People in Wine Country are far too clever to forgo the good life and that’s why this economic downturn has created an up tick in trade. It doesn’t matter if cash is in short supply because there’s no shortfall when it comes to creative barter.


Wine has been the common currency in trade in Northern California’s Wine Country, but these days the strapped have broadened its scope. I’ve heard of surgery for sushi, boot camp for administration work, dinner for a painting, and yes, even a house makeover for the saucy portrait below, framing a woman with a Ball Python snake.




Napa photographer Christophe Genty took the picture of Napa interior designer Cindy Dinsmore posing with the friendly snake. In return, Dinsmore is planning to treat Genty and wife Nancy to a house redesign. While this is an even exchange, Dinsmore said trade is a constant mindset. “I know I can always barter 20 percent of income and take 80 percent in cash,” she said.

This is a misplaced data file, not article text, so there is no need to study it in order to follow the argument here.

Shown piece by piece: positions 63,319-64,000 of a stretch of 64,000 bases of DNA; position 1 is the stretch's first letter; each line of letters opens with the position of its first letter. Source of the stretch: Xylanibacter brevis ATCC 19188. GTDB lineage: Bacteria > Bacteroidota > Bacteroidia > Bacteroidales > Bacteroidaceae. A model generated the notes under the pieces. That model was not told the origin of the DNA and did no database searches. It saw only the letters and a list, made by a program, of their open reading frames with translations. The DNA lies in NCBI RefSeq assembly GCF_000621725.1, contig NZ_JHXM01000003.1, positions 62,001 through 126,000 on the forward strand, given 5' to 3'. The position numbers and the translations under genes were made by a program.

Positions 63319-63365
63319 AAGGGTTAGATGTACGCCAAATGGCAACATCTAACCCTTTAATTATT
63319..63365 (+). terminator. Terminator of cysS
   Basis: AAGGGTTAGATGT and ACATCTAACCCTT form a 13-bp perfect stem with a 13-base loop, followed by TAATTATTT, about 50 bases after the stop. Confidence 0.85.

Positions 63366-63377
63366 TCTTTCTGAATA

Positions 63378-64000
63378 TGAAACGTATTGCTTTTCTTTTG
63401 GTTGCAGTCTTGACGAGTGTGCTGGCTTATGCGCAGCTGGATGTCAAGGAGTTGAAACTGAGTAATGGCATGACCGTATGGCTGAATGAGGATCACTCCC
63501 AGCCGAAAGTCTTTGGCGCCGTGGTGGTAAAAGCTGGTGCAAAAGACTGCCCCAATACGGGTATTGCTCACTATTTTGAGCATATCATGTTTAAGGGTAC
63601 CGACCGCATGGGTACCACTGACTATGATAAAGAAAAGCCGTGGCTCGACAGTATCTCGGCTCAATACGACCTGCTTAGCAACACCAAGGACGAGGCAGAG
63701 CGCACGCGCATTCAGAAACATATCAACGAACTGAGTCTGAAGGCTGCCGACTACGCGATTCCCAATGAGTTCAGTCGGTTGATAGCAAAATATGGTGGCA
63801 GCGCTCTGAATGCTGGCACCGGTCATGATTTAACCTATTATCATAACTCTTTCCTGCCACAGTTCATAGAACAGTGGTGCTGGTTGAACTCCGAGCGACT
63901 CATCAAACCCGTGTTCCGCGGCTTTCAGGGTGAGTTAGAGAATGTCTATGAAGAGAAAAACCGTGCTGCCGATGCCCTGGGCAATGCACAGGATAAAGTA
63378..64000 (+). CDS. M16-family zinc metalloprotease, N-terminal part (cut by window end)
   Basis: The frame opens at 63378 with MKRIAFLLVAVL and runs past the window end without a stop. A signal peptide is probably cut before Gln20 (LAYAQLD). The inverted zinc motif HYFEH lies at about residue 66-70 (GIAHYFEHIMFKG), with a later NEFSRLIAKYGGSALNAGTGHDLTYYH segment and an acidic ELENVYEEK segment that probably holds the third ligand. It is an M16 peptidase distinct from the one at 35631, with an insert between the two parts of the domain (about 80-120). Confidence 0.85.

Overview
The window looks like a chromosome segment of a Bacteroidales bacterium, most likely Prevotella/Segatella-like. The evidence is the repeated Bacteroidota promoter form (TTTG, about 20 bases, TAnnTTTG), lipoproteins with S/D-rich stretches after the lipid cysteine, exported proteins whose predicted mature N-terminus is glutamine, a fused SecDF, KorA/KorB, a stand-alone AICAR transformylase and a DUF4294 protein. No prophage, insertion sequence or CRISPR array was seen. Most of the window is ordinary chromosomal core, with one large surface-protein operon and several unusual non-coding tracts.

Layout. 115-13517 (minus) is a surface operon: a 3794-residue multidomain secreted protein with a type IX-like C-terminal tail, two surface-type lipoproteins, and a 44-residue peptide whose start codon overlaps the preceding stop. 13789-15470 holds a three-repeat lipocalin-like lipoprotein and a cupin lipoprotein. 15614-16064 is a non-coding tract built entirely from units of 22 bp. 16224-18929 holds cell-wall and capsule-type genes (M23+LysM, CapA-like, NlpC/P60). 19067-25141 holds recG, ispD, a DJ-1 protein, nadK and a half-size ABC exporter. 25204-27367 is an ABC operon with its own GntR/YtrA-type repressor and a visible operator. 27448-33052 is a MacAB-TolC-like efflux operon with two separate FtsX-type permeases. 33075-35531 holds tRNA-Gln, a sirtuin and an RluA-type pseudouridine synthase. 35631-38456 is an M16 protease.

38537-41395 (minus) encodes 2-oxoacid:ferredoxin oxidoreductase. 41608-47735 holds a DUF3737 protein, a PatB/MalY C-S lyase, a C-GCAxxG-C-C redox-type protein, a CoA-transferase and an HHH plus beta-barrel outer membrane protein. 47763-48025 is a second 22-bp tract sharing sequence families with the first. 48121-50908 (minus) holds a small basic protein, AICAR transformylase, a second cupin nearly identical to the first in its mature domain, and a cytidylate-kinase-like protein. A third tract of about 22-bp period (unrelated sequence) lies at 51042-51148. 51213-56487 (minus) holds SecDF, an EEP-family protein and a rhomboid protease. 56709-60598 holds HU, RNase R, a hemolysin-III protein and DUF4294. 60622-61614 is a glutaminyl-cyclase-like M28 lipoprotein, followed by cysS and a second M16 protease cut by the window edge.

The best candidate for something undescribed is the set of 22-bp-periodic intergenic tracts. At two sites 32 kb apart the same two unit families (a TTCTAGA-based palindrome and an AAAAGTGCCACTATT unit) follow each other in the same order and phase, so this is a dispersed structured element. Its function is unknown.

Napa is developing a more organized network of trade with It works by trading hour by hour, regardless of what professionals typically charge.


Coordinator Juliane Poirier is enthusiastic because she knows it will help people facing economic hardship and create community spirit as a byproduct. “Napa’s time back is just getting started. Our recruitment is still in the planning process … In one Oakland neighborhood a time bank reduced crime and increased social participation and interracial good will.”


While Napa’s time bank is new,  the concept has been around for 20 years, the brainchild of human rights attorney Edgar Cahn, author of No More Throw Away People. Right now time banks are operating in 40 American states and 22 countries on six continents.


“The economic downturn has prompted people to become more resourceful and many are turning to time banks to meet practical needs and are getting far more out of the bargain than they imagined – in particular a sense of belonging and the conviction that what they can offer matters in the lives of others,” Poirier said.


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